Earlier this year, as you know, I took an unexpected turn in a new direction. It most certainly wasn’t something I chose, but then not much in life happens because we choose or make it.
Between the masses built up due to my cerebral vasculitis, my university burdens, the loss of my mental faculties, coordination, ability to maintain my physique and health, I slowly withdrew further into myself. I felt my isolation become much stronger and much more prominent in my weekly life. I just wanted to be a typical girl living out her life, and taking advantage of all the benefits of being single and able to socialise in the middle of my twentieth decade. Instead I was seeing my friends and acquaintances move in to various stages of ill health, emotional breakdowns and general life struggles.
I wasn’t the friend I should have been to them. I hid behind my own illness, not without good cause given the limited amount of energy I had to make it through each day. Nevertheless this fact doesn’t ease my regret.
Yes, good things happened to some of my friends in careers, marriages, births, travel and health, but to only focus on these is to be selfish and shallow. As my health and cognition has returned to me I have felt a solidification of my genuine character and I am ashamed.
Apologies mean and do little and yet I cannot go back in time and so what can I do? I have never hidden my own struggles with my mental health and emotional well-being as I believe that culture is the reason this is such a big issue at present.
If you hide these thoughts and feelings, they do not go away.
I have been taking regular stimulating actions for the last two years to balance my mental well-being and yet I knew how hard a struggle many others have. I can promise I am working on rebuilding my relationships and re-establishing connections.
In the mean time I connected with some of my closest friends and we created a fundraising group for the 2014 Neon Run. The Neon Run this year was held on Saturday 8th November at the Claremont Showgrounds. This fantastic event was established by Beyond Blue, which is an Australian mental health and depression organisation from which all the more focused organisations stem from. It is a 5 kilometre fun run event which could be completed running, jogging or walking (or rolling, but not on bikes). The event was all ages, with a large section fenced off in the centre of the oval where the bar was set up (let’s be honest, mainly adults were attending this!).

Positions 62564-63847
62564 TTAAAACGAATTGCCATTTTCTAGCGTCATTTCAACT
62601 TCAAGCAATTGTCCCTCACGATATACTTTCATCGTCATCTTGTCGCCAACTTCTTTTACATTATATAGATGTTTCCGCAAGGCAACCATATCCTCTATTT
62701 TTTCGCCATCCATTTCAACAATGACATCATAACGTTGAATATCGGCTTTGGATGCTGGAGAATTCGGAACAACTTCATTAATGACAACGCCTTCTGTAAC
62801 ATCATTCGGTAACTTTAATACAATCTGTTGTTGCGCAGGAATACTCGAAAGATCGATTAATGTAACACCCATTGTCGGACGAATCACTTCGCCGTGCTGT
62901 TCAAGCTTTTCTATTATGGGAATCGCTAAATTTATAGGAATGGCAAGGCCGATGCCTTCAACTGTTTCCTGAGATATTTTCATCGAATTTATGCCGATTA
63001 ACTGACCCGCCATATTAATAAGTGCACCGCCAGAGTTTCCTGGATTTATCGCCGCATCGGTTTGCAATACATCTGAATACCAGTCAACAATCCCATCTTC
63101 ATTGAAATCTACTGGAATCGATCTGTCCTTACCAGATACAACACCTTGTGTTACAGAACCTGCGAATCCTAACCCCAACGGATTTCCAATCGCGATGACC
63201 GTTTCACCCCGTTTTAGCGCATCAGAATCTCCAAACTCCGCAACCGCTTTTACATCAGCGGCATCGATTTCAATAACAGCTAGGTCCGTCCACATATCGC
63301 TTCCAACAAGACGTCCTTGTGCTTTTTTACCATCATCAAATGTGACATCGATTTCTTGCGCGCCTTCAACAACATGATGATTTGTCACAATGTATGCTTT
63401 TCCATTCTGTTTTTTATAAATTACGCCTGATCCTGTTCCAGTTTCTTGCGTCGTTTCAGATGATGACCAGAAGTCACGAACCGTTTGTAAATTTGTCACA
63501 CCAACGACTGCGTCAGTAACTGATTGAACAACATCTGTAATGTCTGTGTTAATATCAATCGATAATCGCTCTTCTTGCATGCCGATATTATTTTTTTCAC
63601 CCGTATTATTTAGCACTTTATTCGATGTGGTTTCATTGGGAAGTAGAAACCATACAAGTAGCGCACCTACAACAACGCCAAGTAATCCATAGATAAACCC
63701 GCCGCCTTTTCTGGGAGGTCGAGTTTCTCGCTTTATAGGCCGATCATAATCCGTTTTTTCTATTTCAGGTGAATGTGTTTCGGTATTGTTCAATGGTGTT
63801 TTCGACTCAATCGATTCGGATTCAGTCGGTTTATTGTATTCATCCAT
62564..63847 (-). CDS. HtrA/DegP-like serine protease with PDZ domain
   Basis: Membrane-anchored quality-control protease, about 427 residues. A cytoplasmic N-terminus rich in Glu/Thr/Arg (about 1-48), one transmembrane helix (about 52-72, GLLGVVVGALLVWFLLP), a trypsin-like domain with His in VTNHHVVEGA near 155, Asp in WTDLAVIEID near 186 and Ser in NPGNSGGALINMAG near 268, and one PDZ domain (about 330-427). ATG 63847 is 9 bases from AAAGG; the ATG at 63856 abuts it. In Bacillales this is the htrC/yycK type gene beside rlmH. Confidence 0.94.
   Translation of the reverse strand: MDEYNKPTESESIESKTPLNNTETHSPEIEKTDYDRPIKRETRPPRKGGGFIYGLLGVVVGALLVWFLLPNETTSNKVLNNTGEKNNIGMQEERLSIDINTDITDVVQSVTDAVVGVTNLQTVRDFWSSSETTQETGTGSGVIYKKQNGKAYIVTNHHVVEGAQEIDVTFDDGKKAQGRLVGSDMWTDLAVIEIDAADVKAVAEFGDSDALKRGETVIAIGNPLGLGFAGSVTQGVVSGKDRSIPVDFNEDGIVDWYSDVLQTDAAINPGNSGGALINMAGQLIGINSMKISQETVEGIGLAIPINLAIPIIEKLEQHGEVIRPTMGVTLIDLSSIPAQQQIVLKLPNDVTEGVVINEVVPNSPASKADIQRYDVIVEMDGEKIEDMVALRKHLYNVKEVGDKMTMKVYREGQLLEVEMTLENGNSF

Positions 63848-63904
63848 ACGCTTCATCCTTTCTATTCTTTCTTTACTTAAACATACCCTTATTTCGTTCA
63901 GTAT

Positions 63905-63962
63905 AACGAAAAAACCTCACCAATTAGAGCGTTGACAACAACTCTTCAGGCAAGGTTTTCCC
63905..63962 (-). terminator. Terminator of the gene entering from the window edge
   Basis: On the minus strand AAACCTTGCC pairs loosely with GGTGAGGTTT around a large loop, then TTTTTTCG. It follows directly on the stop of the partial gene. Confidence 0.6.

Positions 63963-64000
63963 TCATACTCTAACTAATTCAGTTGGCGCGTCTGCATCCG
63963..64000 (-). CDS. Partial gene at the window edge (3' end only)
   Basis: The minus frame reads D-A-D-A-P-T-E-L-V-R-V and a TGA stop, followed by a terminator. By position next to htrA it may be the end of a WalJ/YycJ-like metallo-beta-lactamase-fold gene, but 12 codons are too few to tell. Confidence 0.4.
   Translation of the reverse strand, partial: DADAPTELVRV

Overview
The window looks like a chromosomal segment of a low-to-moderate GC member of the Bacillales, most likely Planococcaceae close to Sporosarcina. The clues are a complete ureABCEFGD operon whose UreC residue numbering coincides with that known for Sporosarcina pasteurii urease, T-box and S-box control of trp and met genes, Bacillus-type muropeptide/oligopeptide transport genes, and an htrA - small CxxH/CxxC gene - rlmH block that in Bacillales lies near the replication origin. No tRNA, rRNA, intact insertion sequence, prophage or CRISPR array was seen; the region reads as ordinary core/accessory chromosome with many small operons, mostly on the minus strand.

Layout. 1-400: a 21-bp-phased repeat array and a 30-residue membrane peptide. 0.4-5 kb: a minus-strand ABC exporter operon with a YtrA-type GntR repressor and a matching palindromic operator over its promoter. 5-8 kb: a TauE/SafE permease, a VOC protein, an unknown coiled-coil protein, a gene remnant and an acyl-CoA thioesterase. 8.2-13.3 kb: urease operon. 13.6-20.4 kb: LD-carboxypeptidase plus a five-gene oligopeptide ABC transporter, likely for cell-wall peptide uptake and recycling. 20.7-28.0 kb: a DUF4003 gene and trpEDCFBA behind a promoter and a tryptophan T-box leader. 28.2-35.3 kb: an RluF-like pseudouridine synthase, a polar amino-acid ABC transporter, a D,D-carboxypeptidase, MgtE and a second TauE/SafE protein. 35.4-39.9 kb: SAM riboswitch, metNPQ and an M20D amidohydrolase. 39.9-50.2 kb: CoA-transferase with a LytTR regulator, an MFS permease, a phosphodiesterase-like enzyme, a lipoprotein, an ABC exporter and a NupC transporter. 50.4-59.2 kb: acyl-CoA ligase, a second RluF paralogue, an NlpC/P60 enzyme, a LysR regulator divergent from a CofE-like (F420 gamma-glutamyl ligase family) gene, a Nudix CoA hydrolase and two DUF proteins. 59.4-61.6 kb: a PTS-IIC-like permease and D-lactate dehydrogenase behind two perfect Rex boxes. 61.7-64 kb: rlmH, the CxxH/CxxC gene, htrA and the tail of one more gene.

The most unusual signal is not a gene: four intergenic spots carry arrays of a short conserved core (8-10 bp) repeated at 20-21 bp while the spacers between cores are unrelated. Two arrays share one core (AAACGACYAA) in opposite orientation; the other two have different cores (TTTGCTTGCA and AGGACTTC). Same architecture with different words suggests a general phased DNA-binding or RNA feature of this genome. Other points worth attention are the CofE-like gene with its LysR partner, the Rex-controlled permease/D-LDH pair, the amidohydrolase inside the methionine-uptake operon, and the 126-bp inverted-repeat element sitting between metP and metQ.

The gates opened at 5pm, we arrived in our fluorescent/ neon outfits, dressed in sneakers and painted in bright zinc stripes and spots. The registration pack provided us with neon combat headbands, a commemorative sports shirt and flashing athletics band, so we donned these two. Our group posed in one of the designated “Selfie Zones”, which had black lights shining down from overhead to enhance the neon effect of the outfits, and we went crazy posing, as you do. Many novelty flashing accessories were available for purchase (we went crazy!), the line for neon body painting was enormous (super pleased we had our own kit!) and the activities to occupy the masses until the first runners left were pretty great (trike races, silent dance zones and a live DJ on the stage).
Finally after dinner, when the sun had set and the crowds had successfully hyped themselves up the coordinators started to let the race begin. The running waves left after 7:30pm, the joggers after 8pm and the walking waves began at 8:30pm, of which we were one of. The route was a circuitous maze through the showgrounds with all the arcades and natural features lit up by spotlights and fairylights. Alongside the path were projections on the sides of the arcade buildings and various structures, and in the open fields were large LED display screens and mist machines blowing in front of more spotlights. Various genres of music denoted each kilometres leg of the race, the Indie Pop Rock being the overall favourite of our group The Neon Polka Dots. The projections and display images were of silhouetted go-go dancers, psychedelic rhythmically moving art and colour-manipulated scenic imagery. Within some of the larger buildings we walked for a decent 50 metres in strobe lighting that would have put a roller disco to shame.
The most amazing and incredible part of this whole route, and the one I had been looking forward to the most, was the Bubble Tunnel. Yes. A tunnel of bubbles. Completely black lit. I wish I had gone for ever. My toes were pleased it was only short, as the bubbles were cold.
The last 500 metres we ran. I felt energised and elated. We returned to the main stage to fill up on water and lemon soda after completing, which was about 10pm. With the hours of dancing to warm up, the fun run itself, and an extra hour of dancing afterwards we were all very tired little Polka Dots by the end of the night.
I am pleased to announce that one of the girls in the team managed to raise an incredible $600 for Beyond Blue, and the rest of our crew accumulated another $200. This was definitely my favourite method of celebrating a Saturday night.
And just because the main method of promotion for this event was the infamous designated ‘hashtag’ I would invite you all to take some time to view the many pictures better than mine from this wonderful fundraising event.
And please remember there is nothing embarrassing or shameful about feeling like you are not coping, or needing to ask for help. The Neon Run is intended to remove negative stigma and bring positivity into a dark matter. I can say it is hard, but it is harder to go through it alone. Talk to your friends, family, teachers, co-workers, boss, neighbours, doctor or a professional. It IS something you can overcome but you DO need to seek the help to do it.
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